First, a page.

Stage 6: Mola di Bari to Margherita di Savoia, 154km
Mark Cavendish (Omega Pharma-Quick Step) took his second win, finishing well ahead of runner-up Elia Viviani (Cannondale) – once more a bridesmaid – and Matthew Goss (Orica-GreenEDGE).
Imagine you get a kit car. There’s all these bits that fit together. I’m just the exhaust, I’m just the last thing, the thing that makes the most noise.
Cavendish explaining his role in the team
The Manx Missile’s train worked like clockwork. He was dropped off by Gert Steegmans with 100 metres to go on this tailor-made sprint stage, and never looked in any danger of being overtaken. Victory also put Cavendish back into the red points’ jersey.
In a nice touch, Cavendish dedicated his win to Wouter Weylandt, who died two years ago today on the third stage of the Giro.
Luca Paolini (Katusha) retained the overall leader’s maglia rosa.
VeloVoices rider of the day
He wasn’t even racing today but he was in everyone’s thoughts and stage winner Cavendish dedicated his victory to him. Wouter Weylandt, gone but not forgotten, tragically died in a fall two years ago today.
Fittingly there were numerous tributes to him as he was remembered at the start of the stage, en route and on social media with his own hashtag #WW108 bearing the race number he was wearing when he died and which has been permanently retired from the Giro. It’s not only important for his family and friends that his memory is honoured, it’s also important for cyclists everywhere. It reminds us starkly that cycling is a dangerous sport.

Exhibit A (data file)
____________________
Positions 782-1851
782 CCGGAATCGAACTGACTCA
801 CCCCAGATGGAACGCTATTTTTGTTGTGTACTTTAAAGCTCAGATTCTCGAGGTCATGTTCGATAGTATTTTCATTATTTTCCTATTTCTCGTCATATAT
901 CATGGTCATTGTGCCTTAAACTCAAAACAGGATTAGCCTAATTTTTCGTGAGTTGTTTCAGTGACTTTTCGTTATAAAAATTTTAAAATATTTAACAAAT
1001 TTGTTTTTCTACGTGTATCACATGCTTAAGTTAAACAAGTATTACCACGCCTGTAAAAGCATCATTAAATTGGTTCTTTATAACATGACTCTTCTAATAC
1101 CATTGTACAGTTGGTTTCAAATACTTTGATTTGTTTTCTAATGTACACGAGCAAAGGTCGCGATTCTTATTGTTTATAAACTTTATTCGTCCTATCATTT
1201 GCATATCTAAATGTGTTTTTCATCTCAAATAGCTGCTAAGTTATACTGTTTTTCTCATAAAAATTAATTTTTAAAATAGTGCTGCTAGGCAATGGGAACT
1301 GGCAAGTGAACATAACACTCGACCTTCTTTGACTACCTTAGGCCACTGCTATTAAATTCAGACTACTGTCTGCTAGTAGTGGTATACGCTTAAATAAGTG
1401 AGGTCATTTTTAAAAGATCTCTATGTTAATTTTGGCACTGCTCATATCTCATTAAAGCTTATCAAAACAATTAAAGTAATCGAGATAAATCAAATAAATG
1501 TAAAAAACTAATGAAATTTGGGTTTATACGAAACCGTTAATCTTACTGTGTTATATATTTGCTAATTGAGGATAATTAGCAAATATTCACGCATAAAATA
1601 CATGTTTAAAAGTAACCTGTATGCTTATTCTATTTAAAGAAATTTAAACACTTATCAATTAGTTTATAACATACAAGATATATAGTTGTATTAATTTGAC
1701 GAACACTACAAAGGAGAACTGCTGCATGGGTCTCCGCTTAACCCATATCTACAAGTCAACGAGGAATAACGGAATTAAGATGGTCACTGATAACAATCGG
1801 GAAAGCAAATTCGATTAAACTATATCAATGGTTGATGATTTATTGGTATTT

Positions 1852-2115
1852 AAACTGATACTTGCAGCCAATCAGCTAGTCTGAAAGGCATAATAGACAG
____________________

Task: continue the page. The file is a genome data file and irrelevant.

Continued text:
Opinion & analysis
As anticipated, Luca Paolini (Katusha) retained the maglia rosa and, while there was no change in the overall classification, Sky’s Bradley Wiggins had another race scare when he and much of the peloton were held up after he was coming back into the bunch from a mechanical. As the road narrowed going into the final two loops of the finish town there was a multiple slow-motion pile up which seemed to take an age to unwind. When he finally got going again Wiggins found himself over a minute back.
Luckily good manners prevailed, the 40 or so riders up the road slowed down and the groups came back together ahead of the inevitable bunch sprint finish. That front group contained defending champion Ryder Hesjedal (Garmin-Sharp) and former Tour winner Cadel Evans (BMC), both of whom are demonstrating an enviable knack of being in the right place at the right time.
Giovanni Visconti (Movistar), who was in the wars again today, retained the mountains classification jersey while Fabio Aru (Astana) remains the best young rider.
Although he is back in the points jersey, Cavendish said after the stage that he doesn’t think it will be possible to hold it all the way to the finish in Brescia as there are so few real sprint stages. In last year’s race, Joaquim Rodriguez (Katusha) took the jersey by a single point on the penultimate day. Cavendish, who’s already won the points classification at both the Tour de France and the Vuelta, is still waiting to become the fifth man to claim a full set from all three grand tours.
Laurent Pichon (FDJ) wins today’s brave soldier award. His bandages on his arms are so large it looked as if he was wearing arm warmers. The team have already lost Sandy Casar to a broken wrist so we’ll be hoping nothing else befalls Marc Madiot‘s boys.
Stage 6 result
1. Mark Cavendish (Omega Pharma-Quick Step) 3:56:03
2. Elia Viviani (Cannondale) same time
3. Matthew Goss (Orica-GreenEDGE) s/t
4. Nacer Bouhanni (FDJ) s/t
5. Mattia Gavazzi (Androni Giocattoli-Venezuela) s/t
1. Luca Paolini (Katusha) 23:52:42
2. Rigoberto Uran (Sky) +0:17
3. Benat Intxausti (Movistar) +0:26
4. Vincenzo Nibali (Astana) +0:31
5. Ryder Hesjedal (Garmin-Sharp) +0:34
6. Bradley Wiggins (Sky) same time
7. Giampaolo Caruso (Katusha) +0:36
8. Sergio Henao (Sky) +0:37
9. Mauro Santambrogio (Vini Fantini-Selle Italia) +0:39
10. Cadel Evans (BMC) +0:42
Link: Official website